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May 06, 2021

Citizen Public Market Serves New Food Hall Fare In Historic Digs

One of the first landmarked buildings of Culver City, California has just gotten new life as a trendy new food hall. 
 
It's Culver City Historic Site No. 4—the former home of Citizen Publishing and Printing Company. The company was founded in 1923 by Eugene Donovan, who commissioned the now nationally-landmarked building to be designed by architect Orville E. Clark—based on a design concept developed by Eugene's wife, Catherine Donovan.

 
The Donovans had moved to the LA area after surviving the 1906 San Francisco earthquake and fires—and stipulated that the Beaux Arts and Art Deco structure conform to the Bay Area's newly instituted building regulations. Eugene also insisted that the builders source all materials, supplies, and labor from local Culver City vendors and manufacturers. 


Past the cast concrete flowers and fruit-and-vine design motif of the fa├žade was a relatively utilitarian, 6,600-square foot building that was once home to  The Citizen, a weekly community newspaper that was Culver City's largest and most influential until the 1950s. Eugene Donovan served as its publisher. 


Upon entering the two-story, arched entrance vestibule, you'd wind up in a ground-floor reception area—which looked remarkably the same as it does today. 


To get to Eugene's publishing offices, you'd climb a staircase with a decorative wrought iron railing...

    
...the same staircase and railing you'd use today to get to the upstairs bar and outdoor patio. 

   
The entire space has been converted into the Citizen Public Market...


...and the current rooftop tenant is Bar Bohemien. 


But no matter where you're eating or drinking—whether on the rooftop garden or downstairs—you can't forget the type of business this historic building once housed. 
     

That's especially true when you take the elevator...


...whose marble motif matches the concrete one on the front exterior of the building. 


It's worth pausing there to admire the original checkerboard flooring, which has been preserved. 


The elevator marks the border between the original front building on Culver Boulevard...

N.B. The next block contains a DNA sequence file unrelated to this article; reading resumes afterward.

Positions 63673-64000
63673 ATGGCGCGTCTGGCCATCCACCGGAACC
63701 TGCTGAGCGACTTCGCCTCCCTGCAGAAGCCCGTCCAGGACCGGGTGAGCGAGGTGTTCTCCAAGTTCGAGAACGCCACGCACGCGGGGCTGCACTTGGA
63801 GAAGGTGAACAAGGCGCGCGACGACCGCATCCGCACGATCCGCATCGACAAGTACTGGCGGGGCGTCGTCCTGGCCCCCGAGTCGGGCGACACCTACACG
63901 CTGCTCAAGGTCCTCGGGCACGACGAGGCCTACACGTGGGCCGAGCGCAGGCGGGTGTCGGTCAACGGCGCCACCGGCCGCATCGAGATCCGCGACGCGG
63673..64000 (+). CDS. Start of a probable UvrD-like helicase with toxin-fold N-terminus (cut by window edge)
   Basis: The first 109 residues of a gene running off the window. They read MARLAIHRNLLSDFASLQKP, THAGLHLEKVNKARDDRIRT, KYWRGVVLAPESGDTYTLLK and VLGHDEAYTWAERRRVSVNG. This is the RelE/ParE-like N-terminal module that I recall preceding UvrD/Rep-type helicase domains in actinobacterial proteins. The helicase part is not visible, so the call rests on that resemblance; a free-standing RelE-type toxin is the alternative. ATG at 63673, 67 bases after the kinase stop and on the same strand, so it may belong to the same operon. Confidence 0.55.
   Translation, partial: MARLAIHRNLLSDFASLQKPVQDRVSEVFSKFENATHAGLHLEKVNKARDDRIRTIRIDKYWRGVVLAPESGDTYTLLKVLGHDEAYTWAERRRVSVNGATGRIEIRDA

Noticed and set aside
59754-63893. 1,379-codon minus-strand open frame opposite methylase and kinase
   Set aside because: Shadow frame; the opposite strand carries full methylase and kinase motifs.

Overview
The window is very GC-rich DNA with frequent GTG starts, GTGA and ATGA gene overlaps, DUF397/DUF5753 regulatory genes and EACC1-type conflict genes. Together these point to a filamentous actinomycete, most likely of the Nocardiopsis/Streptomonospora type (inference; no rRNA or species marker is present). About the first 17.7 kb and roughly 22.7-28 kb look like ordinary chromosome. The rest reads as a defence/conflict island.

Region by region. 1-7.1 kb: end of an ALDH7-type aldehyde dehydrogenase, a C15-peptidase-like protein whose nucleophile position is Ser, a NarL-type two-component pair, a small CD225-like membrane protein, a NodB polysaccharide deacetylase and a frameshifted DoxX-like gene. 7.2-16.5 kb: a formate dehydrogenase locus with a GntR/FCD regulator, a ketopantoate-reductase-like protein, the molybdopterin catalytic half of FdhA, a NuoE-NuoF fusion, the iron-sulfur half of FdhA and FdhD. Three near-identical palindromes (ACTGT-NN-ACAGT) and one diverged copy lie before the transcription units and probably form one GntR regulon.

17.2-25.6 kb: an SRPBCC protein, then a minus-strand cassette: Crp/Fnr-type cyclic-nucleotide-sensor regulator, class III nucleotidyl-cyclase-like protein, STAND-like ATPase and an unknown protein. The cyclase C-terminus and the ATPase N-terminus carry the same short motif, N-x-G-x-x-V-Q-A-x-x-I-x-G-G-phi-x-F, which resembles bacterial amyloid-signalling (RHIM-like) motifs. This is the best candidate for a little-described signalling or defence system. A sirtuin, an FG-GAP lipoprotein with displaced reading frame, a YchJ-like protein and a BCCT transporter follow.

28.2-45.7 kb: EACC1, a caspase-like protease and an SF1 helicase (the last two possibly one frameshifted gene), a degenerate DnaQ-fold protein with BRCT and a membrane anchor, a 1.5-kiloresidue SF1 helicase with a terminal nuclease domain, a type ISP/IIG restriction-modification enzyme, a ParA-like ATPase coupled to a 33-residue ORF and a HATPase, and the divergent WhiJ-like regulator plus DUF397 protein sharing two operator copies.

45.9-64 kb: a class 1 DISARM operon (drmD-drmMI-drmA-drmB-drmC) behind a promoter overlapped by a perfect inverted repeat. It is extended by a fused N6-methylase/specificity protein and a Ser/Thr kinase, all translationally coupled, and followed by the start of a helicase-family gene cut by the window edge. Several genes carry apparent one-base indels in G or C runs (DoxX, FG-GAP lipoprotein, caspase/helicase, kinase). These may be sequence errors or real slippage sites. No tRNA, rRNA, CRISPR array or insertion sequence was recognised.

...and its single-story annex in the back, which now houses The Jolly Oyster...


...a Ventura-based seafood operation that provides bivalves from Baja California, Mexico. 


In the back is where the pressroom and bindery was once located...


...where printers worked not only on The Citizen but also on fake or "dummy" newspapers that Hollywood studios (particularly nearby MGM) used as props in their movies. 


Today, it's the location restauranteur Nancy Silverton chose to debut her new culinary concept, Pizzette...


...which serves salads, stuffed pizzas...

Meyer lemon pizzette

...and personal-sized pizzas similar to what she's got on the menu at Mozza in Hollywood. 

   
While there's plenty of patio seating in the back and upstairs, it's really cool to sidle up to old printing equipment (from the International Printing Museum) that's been turned into communal dining furniture...
 

...like the letterpress linecasting machine manufactured by Ludlow Typograph Co. of Chicago., perhaps used to set newspaper headlines. 


The Citizen wasn't the only community-focused newspaper being printed in the LA area at the time. Its contemporaries included the Beverly Hills Citizen and Hollywood Citizen (later the Hollywood Citizen-News). 

But it may be distinctly remembered for its editorial purpose, which was stated as:
"Dedicated in perpetuity to the service of the people 
that no good cause shall lack a champion 
and that evil shall not thrive unopposed."
For a lasting legacy, those words are projected on scrolls that wrap around customized lighting fixtures in the former printing area in the back. 

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